1911 Encyclopædia Britannica/Lindet, Jean Baptiste Robert
|←Lindesay, Robert||1911 Encyclopædia Britannica, Volume 16
Lindet, Jean Baptiste Robert
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LINDET, JEAN BAPTISTE ROBERT (1749-1825), French revolutionist, was born at Bernay (Eure). Before the Revolution he was an avocat at Bernay. He acted as procureur-syndic of the district of Bernay during the session of the Constituent Assembly. Appointed deputy to the Legislative Assembly and subsequently to the Convention, he attained considerable prominence. He was very hostile to the king, furnished a Rapport sur les crimes imputés à Louis Capet (10th of December 1792), and voted for the death of Louis without appeal or respite. He was instrumental in the establishment of the Revolutionary Tribunal and contributed to the downfall of the Girondists. As member of the Committee of Public Safety, he devoted himself particularly to the question of food-supplies, and it was only by dint of dogged perseverance and great administrative talent that he was successful in coping with this difficult problem. He had meanwhile been sent to suppress revolts in the districts of Rhône, Eure, Calvados and Finistère, where he had been able to pursue a conciliatory policy. Without being formally opposed to Robespierre, he did not support him, and he was the only member of the Committee of Public Safety who did not sign the order for the execution of Danton and his party. In a like spirit of moderation he opposed the Thermidorian reaction, and defended Barère, Billaud-Varenne the Collot d'Herbois from the accusations launched against them on the 22nd of March 1795. Himself denounced on the 20th of May 1795, he was defended by his brother Thomas, but only escaped condemnation by the vote of amnesty of the 4th of Brumaire, year IV. (26th of October 1795). He was minister of finance from the 18th of June to the 9th of November 1799, but refused office under the Consulate and the Empire. In 1816 he was proscribed by the Restoration government as a regicide, and did not return to France until just before his death on the 17th of February 1825. His brother Thomas made some mark as a Constitutional bishop and member of the Convention.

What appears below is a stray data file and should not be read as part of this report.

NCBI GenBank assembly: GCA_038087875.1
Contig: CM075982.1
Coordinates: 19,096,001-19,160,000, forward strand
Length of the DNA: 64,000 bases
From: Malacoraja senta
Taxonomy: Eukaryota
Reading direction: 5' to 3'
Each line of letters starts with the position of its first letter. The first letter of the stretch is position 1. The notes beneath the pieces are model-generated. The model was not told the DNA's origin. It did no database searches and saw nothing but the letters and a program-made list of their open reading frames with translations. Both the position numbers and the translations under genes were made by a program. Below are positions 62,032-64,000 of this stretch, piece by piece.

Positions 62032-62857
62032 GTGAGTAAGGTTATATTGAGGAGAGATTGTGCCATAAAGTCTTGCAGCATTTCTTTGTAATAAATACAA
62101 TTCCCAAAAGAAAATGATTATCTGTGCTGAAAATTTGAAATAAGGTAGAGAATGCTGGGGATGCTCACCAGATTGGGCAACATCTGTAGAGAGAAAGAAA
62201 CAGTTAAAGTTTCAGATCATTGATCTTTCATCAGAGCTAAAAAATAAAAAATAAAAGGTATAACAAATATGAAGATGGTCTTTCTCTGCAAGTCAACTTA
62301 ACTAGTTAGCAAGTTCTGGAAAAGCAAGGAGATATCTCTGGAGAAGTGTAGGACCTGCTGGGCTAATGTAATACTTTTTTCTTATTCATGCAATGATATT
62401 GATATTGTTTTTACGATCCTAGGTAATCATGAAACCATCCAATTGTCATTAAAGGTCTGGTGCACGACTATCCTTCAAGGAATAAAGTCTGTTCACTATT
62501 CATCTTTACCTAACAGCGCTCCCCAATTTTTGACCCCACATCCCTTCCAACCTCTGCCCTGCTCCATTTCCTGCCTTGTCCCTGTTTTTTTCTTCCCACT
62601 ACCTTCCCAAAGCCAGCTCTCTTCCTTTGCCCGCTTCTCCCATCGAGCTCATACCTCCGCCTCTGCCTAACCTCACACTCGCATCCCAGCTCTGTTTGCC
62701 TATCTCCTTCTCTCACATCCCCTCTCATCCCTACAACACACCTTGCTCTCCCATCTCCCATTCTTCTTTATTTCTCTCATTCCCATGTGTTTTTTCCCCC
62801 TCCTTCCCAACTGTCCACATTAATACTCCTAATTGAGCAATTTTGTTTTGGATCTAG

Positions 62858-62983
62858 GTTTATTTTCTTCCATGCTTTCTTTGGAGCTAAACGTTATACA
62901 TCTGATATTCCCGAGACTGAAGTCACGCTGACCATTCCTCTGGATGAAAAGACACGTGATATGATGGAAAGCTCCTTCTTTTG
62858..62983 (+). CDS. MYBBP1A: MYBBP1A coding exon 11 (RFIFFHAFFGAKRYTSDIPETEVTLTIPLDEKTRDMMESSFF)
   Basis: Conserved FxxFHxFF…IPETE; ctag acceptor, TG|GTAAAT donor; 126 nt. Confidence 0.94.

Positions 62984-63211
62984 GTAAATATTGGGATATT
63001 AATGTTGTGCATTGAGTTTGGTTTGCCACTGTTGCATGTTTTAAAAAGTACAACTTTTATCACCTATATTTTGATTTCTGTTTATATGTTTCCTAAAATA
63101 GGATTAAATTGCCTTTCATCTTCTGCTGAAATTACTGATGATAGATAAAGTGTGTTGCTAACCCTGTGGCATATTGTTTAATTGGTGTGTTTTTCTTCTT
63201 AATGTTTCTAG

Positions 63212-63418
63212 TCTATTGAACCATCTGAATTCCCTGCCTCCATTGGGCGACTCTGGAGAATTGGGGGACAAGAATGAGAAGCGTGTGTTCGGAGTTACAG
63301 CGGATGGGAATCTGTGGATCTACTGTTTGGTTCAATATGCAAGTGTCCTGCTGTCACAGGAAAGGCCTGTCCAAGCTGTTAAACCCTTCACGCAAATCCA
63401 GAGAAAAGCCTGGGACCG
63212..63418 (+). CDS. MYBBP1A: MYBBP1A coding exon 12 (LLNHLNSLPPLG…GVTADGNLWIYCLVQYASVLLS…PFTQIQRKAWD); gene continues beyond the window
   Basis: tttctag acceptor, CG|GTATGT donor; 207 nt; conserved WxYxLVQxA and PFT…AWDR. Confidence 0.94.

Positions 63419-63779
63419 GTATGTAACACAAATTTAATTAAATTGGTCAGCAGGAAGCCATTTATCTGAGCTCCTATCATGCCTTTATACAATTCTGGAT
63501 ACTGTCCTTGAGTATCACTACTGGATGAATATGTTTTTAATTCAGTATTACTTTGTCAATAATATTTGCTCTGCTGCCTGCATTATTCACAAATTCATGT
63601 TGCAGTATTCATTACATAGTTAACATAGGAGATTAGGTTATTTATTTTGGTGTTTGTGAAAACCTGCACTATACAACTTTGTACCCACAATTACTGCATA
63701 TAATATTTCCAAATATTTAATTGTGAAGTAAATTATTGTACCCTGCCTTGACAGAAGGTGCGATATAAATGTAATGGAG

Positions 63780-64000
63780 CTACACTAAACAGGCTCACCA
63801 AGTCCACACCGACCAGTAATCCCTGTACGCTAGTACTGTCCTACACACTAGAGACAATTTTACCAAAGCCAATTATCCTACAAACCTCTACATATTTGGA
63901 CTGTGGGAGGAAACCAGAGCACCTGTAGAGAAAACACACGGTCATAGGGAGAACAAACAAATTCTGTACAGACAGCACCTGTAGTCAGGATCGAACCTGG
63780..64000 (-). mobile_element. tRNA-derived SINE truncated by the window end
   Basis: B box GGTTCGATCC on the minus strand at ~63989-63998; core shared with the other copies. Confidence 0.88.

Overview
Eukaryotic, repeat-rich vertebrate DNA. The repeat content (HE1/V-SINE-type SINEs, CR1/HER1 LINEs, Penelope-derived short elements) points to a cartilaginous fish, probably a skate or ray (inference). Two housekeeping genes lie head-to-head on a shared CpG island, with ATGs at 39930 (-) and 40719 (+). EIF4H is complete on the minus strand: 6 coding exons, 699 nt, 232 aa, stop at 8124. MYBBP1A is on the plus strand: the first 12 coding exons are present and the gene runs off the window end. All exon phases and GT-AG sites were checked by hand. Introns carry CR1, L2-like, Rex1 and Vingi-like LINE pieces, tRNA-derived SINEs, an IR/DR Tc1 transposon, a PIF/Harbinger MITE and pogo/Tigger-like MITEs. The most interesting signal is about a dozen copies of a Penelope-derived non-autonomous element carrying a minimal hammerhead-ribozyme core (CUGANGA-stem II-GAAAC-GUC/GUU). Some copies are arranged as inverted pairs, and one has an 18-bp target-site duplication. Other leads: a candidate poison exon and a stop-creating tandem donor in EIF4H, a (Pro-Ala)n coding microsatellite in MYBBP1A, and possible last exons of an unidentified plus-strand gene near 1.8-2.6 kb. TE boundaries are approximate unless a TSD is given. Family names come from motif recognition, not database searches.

See Amand Montier, Robert Lindet (Paris, 1899); H. Turpin, Thomas Lindet (Bernay, 1886); A. Montier, Correspondence de Thomas Lindet (Paris, 1899).